US slams 'unconscionable' Bangladesh unrest as toll rises to 65

A Bangladeshi resident who suffered burn injuries after a petrol bomb attack on a bus is treated by a doctor at the Dhaka Medical College Hospital in Dhaka on Feb 3, 2015. Two more opposition activists were killed in a new bout of political violence
A Bangladeshi resident who suffered burn injuries after a petrol bomb attack on a bus is treated by a doctor at the Dhaka Medical College Hospital in Dhaka on Feb 3, 2015. Two more opposition activists were killed in a new bout of political violence in Bangladesh on Friday, Feb 6, 2015, after the US voiced grave concern about the unrest and slammed a spate of "unconscionable" firebombings. -- PHOTO: AFP

DHAKA (AFP) - Two more opposition activists were killed in a new bout of political violence in Bangladesh Friday after the US voiced grave concern about the unrest and slammed a spate of "unconscionable" firebombings.

Police shot dead an Islamist protester from the Jamaat-e-Islami party and wounded two more after they threw a molotov cocktail at a police van in Rajshahi, northwest of Dhaka, after midnight Friday, local police chief Alamgir Hossain told AFP.

"Three police constables were injured in the clashes," he added.

Another Jamaat supporter was killed in the western city of Jessore during a shootout with officers, police told reporters.

Rights groups say the shootouts are fake and are nothing but cold-blooded executions of opposition activists.

A total of 65 people have been killed in political violence in the last month, according to an AFP tally, as an opposition alliance tries to force the resignation of Prime Minister Sheikh Hasina.

Many of the victims have been travelling on trains or buses that have been firebombed by opposition activists as part of an ongoing transport blockade designed to bring the government to its knees.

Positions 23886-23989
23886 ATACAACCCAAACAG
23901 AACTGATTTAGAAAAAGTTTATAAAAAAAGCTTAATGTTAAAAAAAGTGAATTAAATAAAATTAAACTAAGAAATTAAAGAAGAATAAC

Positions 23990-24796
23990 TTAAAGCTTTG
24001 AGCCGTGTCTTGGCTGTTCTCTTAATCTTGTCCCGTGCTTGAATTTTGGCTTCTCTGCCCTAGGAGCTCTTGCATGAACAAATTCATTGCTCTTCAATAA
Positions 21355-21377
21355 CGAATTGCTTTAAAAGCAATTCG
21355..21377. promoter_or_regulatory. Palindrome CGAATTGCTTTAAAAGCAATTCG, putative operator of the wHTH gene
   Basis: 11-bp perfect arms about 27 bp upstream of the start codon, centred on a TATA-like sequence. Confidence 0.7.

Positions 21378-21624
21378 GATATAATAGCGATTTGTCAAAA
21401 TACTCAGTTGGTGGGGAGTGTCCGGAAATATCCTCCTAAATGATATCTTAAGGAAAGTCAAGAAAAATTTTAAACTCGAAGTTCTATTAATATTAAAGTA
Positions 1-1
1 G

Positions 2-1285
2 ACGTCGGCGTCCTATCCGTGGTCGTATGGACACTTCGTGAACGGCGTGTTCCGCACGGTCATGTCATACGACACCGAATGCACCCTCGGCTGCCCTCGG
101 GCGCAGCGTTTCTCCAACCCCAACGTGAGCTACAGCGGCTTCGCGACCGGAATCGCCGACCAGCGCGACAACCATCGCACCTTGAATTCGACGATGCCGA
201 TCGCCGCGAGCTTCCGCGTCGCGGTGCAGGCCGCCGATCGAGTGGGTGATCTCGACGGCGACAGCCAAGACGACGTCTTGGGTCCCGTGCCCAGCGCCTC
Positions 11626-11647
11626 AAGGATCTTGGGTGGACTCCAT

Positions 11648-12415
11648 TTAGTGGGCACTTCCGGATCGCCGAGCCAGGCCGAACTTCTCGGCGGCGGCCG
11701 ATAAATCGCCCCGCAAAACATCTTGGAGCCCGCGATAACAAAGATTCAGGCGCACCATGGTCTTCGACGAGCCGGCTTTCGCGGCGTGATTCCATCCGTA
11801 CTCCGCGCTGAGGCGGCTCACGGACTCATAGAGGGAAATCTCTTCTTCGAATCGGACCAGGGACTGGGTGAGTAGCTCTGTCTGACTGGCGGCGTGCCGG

The US State Department issued a statement late Thursday saying there could be "no justification" for such violence while also calling on the government to allow peaceful protests.

"The United States is gravely concerned by the ongoing unrest and violence in Bangladesh," deputy state department spokesperson Marie Harf said in the statement.

"We deplore the unconscionable attacks including bus burnings, throwing incendiary devices, and train derailments that have killed and wounded innocent victims.

"There is simply no justification for such actions in a democratic Bangladesh," she added, urging the government "to provide the necessary space for peaceful political activity".

The unrest began when security forces confined main opposition leader Khaleda Zia to her offices after she threatened to lead a mass rally against Hasina's government on January 5, the first anniversary of disputed polls.

A confined Zia then called for a nationwide blockade of roads, railways and waterways in an effort to topple Hasina's government and pave the way for a new polls under a neutral government.

The blockade unleashed unprecedented violence with anti-government protesters targeting buses and trucks with petrol bombs.

The government has deployed thousands of security forces nationwide and arrested some 10,000 protesters as part of a crackdown on the unrest.

Thousands more demonstrators have gone into hiding and Zia has remained holed up in her office, after her internet, mobile phone and satellite television connections were cut.